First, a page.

Federal reductions may appear small at first, but effects could be widespread (and painful) throughout the state.
There’s the elderly woman with a paid companion to drive her for errands once a week; a Minneapolis mother who gets help buying fresh fruit; the air traffic controller facing a weekly furlough day; a military family stationed overseas.
These are some of the Minnesotans wrestling with uncertainty as $85 billion in federal budget cuts, including hundreds of millions of dollars in Minnesota, began taking effect Friday. The impact won’t be immediate, but many already feel the anxiety.
“We need to see how the federal government plays out these cuts. We haven’t gotten a lot of guidance,” said Charles Johnson, chief financial officer at the state Department of Human Services.
From a distance, some cuts may not look severe. Hennepin County’s Human Services and Public Health Department, for example, could lose $1.1 million from $465 million in annual federal funds. But many of the agencies facing reductions have run lean for years in a down economy, and the cuts would be felt, they say.
Peggy Compton hopes to hang onto the four hours a week that a companion helps her with errands, under a program run by Lutheran Social Services. Compton, 87, who doesn’t drive, needs help getting groceries and to the doctor.
“I have a lot of respect for these people,” she said. “They’re barely getting paid anything and they’re so good with the older people.”
Under the cuts, about 30 Minnesotans who rely on the aides could lose them, said Lutheran Social Services spokeswoman Jackie Nelson. LSS gets help from the government in funding the program.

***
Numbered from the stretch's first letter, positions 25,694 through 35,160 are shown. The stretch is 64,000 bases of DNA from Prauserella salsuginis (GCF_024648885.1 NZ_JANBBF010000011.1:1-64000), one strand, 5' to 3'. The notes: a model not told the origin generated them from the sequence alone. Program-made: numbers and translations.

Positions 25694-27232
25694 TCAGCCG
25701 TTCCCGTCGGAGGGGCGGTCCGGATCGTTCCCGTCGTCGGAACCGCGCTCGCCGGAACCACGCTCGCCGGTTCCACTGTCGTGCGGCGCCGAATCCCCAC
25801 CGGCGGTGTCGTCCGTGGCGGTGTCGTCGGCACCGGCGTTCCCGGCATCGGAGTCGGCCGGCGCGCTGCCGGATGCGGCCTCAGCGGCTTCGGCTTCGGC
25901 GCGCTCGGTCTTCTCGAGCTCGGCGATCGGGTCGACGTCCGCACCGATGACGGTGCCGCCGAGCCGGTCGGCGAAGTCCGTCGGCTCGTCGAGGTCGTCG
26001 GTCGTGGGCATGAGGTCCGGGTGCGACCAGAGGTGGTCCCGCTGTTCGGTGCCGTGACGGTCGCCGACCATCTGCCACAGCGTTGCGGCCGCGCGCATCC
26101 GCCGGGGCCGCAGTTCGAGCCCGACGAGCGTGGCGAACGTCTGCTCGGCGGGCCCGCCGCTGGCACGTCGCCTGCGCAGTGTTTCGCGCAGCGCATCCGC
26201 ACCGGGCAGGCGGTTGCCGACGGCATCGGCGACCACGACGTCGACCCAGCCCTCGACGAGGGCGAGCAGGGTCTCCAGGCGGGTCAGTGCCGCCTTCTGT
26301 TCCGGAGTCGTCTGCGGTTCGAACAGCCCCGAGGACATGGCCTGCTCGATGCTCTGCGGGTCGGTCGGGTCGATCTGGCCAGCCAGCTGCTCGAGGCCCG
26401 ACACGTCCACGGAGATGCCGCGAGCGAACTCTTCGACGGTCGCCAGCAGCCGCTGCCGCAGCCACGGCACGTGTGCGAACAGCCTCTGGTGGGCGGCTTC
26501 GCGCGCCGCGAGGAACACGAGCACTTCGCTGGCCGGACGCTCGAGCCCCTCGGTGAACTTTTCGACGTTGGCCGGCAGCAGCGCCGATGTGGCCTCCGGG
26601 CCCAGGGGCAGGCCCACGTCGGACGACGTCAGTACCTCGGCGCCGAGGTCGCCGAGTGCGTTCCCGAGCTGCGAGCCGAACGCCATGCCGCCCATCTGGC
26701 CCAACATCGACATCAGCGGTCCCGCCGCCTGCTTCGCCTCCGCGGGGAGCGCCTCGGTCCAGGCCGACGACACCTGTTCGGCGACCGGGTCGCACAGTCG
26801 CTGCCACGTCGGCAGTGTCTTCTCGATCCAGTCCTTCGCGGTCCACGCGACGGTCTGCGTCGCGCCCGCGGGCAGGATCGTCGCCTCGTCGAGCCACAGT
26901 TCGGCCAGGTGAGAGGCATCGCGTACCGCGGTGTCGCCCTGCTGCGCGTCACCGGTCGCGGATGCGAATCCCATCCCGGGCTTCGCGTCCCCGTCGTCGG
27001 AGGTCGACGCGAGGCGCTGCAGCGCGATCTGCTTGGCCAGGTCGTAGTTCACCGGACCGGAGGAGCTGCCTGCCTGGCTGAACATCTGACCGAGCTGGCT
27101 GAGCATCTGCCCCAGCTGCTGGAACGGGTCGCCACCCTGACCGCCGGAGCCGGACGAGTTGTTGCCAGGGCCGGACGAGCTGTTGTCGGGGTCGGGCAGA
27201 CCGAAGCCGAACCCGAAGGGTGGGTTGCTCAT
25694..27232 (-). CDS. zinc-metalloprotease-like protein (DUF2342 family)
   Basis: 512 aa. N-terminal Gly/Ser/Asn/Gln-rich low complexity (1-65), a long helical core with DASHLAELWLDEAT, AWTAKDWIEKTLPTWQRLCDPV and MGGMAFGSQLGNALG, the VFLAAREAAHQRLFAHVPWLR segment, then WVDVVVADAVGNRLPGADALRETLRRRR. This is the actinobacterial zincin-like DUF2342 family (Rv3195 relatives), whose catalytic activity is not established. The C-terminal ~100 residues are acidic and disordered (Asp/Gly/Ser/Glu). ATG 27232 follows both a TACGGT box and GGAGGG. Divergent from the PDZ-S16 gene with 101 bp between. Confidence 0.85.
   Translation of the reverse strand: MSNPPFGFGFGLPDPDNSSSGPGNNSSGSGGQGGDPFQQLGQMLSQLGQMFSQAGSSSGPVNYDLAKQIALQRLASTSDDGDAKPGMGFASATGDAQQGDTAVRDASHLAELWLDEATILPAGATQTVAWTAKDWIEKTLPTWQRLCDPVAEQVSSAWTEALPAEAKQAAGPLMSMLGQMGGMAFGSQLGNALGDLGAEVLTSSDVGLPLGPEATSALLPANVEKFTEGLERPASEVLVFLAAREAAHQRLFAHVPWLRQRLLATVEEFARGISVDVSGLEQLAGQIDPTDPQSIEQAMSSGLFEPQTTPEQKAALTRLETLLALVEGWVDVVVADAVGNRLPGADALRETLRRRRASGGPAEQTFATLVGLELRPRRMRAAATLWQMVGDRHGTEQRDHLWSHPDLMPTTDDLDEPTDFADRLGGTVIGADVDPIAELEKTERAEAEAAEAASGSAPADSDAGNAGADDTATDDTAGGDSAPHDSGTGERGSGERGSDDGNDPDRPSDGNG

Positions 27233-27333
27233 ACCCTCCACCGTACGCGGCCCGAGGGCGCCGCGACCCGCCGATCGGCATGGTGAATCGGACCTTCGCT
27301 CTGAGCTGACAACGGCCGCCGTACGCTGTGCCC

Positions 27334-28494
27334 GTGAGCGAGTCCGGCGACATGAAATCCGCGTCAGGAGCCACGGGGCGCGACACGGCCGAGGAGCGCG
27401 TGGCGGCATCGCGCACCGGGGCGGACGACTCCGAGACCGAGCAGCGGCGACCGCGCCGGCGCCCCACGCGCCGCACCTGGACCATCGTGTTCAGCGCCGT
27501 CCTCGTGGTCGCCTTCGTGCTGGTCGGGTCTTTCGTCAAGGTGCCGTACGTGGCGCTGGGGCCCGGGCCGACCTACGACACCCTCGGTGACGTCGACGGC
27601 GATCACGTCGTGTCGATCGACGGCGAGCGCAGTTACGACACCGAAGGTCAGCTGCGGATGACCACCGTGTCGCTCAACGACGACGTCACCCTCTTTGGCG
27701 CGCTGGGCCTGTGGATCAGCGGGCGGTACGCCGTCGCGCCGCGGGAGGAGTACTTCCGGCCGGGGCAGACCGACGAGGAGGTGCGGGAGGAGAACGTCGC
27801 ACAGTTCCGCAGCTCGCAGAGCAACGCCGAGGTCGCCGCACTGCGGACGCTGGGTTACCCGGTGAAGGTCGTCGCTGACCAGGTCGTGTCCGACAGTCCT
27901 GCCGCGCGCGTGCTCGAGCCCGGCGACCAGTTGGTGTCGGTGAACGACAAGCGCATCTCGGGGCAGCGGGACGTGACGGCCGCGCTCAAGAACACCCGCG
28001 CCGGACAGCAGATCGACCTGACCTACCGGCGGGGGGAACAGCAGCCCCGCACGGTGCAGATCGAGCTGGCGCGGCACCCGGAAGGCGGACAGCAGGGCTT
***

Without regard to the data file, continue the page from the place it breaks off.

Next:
At Minneapolis-St. Paul International Airport, air traffic controller Sam Tomlin also worries about the uncertainty ahead.
He said the 32 controllers in the MSP control tower expect to be furloughed as much as one day a week beginning in April. That would mean delays in flights and mail, he said. “With fewer controllers, there’s going to be fewer planes in the sky,” Tomlin said.
Tension already is high at the Employment Action Center, funded mostly by federal money through Hennepin County, said Marc Geiselhart, division director of adult employment services.
The center helps adults in poverty get training for new careers. One of them is Lanaya Baker, who at 57 is broke and hasn’t had full-time work since she lost her six-figure job selling computer software in 2008.
Baker said she gets turned down time after time for jobs because she’s “overqualified” and employers figure she would leave an $8.50 per hour job for better paying work.
She’s in classes with Geiselhart to learn how to use small business management software. Such workforce training programs lie within the scope of possible cuts.
“So I’m going to go get this training; it’s free and I can’t afford anything,” Baker said.
Brittany Collins has two part-time jobs and her husband works full time, but they live paycheck to paycheck and depend on the Women, Infants and Children (WIC) program to supplement the diets of their three children — ages 5, 3 and 1 — with fresh fruits and vegetables, milk and cereal.
WIC has been a nutritional and educational lifeline, Collins said. “My husband and I were 22 and 23 when we had our first child,” she said. “We didn’t know that much about nutrition. We were straight out of college and eating ramen noodles.”
WIC administrators emphasize that the program is fully funded through March. “We don’t want vulnerable, high-risk pregnant women and children thinking they’re not going to be able to get the help they need,” said Chris Burns, spokesman for the St. Paul Ramsey County Public Health Department.
‘A big question mark’